Habitable Attic Ordinance Passes Second Reading; Officials Compromise On Parking

Habitable Attic Ordinance Passes Second Reading; Officials Compromise On Parking
Photo by Chris Parypa

OCEAN CITY – Officials last week approved a code amendment that will allow habitable attics, but not before making a compromise on parking requirements.

Last week, the Ocean City Council voted 6-1 to approve the second reading of an ordinance to amend the town’s zoning code. While the change will allow habitable areas in the attics of residential dwellings, it also redefined accessory rooms, essentially tacking on parking parameters for multifamily units.

“An accessory room does not require any additional spaces for a detached single-family home,” said City Manager Terry McGean. “It does for an attached townhouse/condominium. It requires half a space.”

In October, following a public hearing, the Ocean City Planning and Zoning Commission voted unanimously to forward proposed code amendments to the Mayor and Council with a favorable recommendation. The changes would define dormers and habitable attics, revise the definition of building height to allow habitable attic space, and amend the minimum number of off-street parking spaces to require one additional space for any enclosed loft or habitable attic in a single-family detached dwelling and one additional half space for any enclosed loft or habitable attic in multi-family dwellings.

However, when the proposed code amendment was brought before the Mayor and Council at a work session in November, the added parking requirements were removed.

Since that time, officials have debated if such parking requirements are necessary for habitable attic space. Those in support argued a lack of added parking would impact residential neighborhoods, while those in opposition argued the town code already addressed parking requirements.

Back on the agenda last week for a second reading, Councilman Peter Buas proposed an ordinance change that would not incorporate supplemental parking but would redefine accessory rooms to include finished habitable attics. He said in doing so, it would require an additional half space for multifamily dwellings.

“I think it’s a fair compromise,” he said.

City Solicitor Heather Stansbury told council members last week the planning commission initially proposed an ordinance to allow habitable attics after recognizing an ongoing problem. Instead of stopping people from using attics as habitable space, she said they saw an opportunity to include certain parking requirements.

“In an effort to legitimize what they knew was already occurring, they thought this amendment made the most sense because it’s happening anyway,” she explained. “This at least made them have parking.”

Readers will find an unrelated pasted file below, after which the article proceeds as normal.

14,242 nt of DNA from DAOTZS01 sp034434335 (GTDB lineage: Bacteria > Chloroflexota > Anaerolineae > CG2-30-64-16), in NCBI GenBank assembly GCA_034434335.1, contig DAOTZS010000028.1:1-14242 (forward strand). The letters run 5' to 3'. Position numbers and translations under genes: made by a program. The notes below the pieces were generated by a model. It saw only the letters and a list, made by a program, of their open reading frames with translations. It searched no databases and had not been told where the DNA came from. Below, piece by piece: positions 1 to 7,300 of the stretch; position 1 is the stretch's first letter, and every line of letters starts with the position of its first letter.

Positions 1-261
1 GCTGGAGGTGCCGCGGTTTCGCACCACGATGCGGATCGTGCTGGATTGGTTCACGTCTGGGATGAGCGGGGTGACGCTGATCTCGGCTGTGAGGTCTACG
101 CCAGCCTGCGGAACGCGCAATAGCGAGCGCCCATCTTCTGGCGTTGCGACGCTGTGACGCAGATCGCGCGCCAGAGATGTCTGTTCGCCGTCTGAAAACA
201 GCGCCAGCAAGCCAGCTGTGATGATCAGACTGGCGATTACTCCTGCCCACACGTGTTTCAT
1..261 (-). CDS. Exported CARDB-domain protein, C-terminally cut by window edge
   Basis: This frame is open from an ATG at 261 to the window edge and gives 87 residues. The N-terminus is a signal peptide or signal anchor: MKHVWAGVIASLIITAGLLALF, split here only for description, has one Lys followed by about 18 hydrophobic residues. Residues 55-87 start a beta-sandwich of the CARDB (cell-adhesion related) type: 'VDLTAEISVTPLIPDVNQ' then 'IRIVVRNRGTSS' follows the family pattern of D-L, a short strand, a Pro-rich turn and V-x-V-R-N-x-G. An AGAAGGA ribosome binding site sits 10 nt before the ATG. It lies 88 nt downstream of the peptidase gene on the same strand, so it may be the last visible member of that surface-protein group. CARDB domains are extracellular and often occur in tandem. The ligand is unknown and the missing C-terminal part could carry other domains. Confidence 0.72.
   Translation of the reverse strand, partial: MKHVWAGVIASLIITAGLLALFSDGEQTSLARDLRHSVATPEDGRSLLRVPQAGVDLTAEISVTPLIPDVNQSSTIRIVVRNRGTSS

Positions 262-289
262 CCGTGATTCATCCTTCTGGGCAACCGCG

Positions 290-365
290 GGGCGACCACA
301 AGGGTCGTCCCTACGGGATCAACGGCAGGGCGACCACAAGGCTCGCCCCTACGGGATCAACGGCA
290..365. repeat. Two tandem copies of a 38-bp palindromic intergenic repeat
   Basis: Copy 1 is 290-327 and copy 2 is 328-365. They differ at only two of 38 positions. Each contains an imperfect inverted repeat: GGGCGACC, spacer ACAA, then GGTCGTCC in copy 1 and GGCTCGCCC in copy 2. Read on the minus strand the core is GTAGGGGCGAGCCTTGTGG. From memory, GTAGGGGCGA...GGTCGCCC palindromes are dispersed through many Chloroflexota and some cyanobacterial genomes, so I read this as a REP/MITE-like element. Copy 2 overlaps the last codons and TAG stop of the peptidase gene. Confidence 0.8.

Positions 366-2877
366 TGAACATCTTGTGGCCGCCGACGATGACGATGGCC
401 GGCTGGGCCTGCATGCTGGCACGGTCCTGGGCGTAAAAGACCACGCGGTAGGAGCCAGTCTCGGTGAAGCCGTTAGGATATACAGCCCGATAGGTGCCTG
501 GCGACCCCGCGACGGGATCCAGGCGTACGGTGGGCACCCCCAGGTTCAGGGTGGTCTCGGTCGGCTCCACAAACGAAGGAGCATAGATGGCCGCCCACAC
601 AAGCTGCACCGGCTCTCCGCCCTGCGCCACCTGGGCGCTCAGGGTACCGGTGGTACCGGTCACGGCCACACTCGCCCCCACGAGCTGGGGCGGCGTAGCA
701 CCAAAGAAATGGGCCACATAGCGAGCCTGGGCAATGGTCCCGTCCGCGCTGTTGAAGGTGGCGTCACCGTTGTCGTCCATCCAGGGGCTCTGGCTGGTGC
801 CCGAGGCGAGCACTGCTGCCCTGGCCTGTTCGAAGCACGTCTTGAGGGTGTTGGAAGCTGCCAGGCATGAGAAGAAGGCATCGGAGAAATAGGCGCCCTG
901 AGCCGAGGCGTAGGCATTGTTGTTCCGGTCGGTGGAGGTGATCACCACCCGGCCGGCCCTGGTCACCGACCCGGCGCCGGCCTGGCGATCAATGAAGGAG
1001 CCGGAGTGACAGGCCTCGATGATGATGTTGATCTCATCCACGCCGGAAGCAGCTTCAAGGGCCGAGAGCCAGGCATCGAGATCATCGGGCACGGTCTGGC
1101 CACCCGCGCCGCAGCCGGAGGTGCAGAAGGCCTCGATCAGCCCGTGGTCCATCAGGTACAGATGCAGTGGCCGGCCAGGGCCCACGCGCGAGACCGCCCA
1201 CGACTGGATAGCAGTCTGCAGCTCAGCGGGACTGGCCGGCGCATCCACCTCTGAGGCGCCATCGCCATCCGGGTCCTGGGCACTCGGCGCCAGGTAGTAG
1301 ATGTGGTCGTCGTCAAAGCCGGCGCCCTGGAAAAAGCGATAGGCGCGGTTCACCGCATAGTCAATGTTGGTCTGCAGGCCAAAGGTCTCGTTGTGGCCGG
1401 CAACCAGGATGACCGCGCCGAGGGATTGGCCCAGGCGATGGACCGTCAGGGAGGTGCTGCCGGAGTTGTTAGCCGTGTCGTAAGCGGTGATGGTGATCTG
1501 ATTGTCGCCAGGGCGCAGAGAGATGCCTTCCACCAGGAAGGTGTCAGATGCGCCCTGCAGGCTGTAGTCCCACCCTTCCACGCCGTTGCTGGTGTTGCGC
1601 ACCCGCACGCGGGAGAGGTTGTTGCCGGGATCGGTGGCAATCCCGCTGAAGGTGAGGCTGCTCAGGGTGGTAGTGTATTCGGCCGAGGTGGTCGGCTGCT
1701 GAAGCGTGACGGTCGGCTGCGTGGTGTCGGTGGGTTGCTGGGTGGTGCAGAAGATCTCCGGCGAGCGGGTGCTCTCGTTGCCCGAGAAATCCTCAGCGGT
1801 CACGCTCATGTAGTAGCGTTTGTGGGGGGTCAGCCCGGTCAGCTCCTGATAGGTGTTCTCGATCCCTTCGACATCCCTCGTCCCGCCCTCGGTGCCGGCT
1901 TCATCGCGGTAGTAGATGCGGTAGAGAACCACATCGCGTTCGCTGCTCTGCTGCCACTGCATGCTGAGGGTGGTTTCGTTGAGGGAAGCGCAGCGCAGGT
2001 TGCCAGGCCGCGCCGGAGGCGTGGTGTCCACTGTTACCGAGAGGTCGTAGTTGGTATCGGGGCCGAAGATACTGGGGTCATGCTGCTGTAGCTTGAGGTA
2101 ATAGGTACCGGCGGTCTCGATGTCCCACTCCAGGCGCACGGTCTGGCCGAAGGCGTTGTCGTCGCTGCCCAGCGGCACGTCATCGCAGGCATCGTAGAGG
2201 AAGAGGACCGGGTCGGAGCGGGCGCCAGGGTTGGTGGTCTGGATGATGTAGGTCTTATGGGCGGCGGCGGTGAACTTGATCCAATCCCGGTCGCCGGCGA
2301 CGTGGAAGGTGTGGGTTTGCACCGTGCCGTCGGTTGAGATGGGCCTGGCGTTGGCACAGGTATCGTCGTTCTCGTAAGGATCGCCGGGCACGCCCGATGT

For his part, Councilman John Gehrig said he did not want to allow habitable attics without first discussing short-term rentals. He argued allowing additional sleeping space in attics would only exacerbate occupancy issues and parking problems in residential neighborhoods.

“We’re assuming it’s one bedroom with a bed up there. There are attics with multiple rooms, where you can put a couple of twin beds or bunk beds,” he explained. “If that house turns into a rental, you can put more people in some of these homes than a hotel. I don’t care if it’s one extra space if you’re going to eventually have 15 people visiting a vacation rental in a neighborhood.”

Councilman Frank Knight said he agreed with Gehrig. He argued the rental situation needed to be addressed at the council’s next joint meeting with the planning commission. He added that it also warranted a discussion with the board of zoning appeals.

“It seems like at every meeting, they are approving parking variances,” he said. “Last week at their meeting, they had six spaces they had gotten rid of. That’s something we can address with the BZA.”

Gehrig said the existing town code did little to enforce short-term rentals. While he argued he didn’t care what people did inside their homes, he did care about the impact it could have on the neighborhood.

“I only really care about what’s outside,” he said. “I’m not saying people can’t rent their homes. But we need parameters, so they are not destroying our neighborhoods and passing an ordinance that allows us to put in more beds and turn these big homes into hotels.”

Mayor Rick Meehan echoed Gehrig’s concerns.

“I think the rental situation has been a problem for a long time. There’s been three- and four-bedroom houses throughout Ocean City I think have become heavy rentals …,” he said.  “Now we’re seeing because some of the houses are bigger it’s a little more visible. There are more people than there were before.”

Following a lengthy discussion, the council voted 6-1, with Gehrig opposed, to approve the amended ordinance on second reading. The ordinance now defines a finished habitable attic as an accessory room, which would require an additional half parking space for multifamily units and townhomes.

“What Mr. Buas offered is a good minimum step to ensure we adopt new definitions of habitable attic and dormer space and enclosed lofts …,” said City Planner Bill Neville. “It’s a good way to add the new definitions and keep everything else status quo until we solve some of these problems.”

About The Author: Bethany Hooper

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Bethany Hooper has been with The Dispatch since 2016. She currently covers various general stories. Hooper graduated from Stephen Decatur High School in 2012 and the University of Maryland in 2016, where she completed double majors in journalism and economics.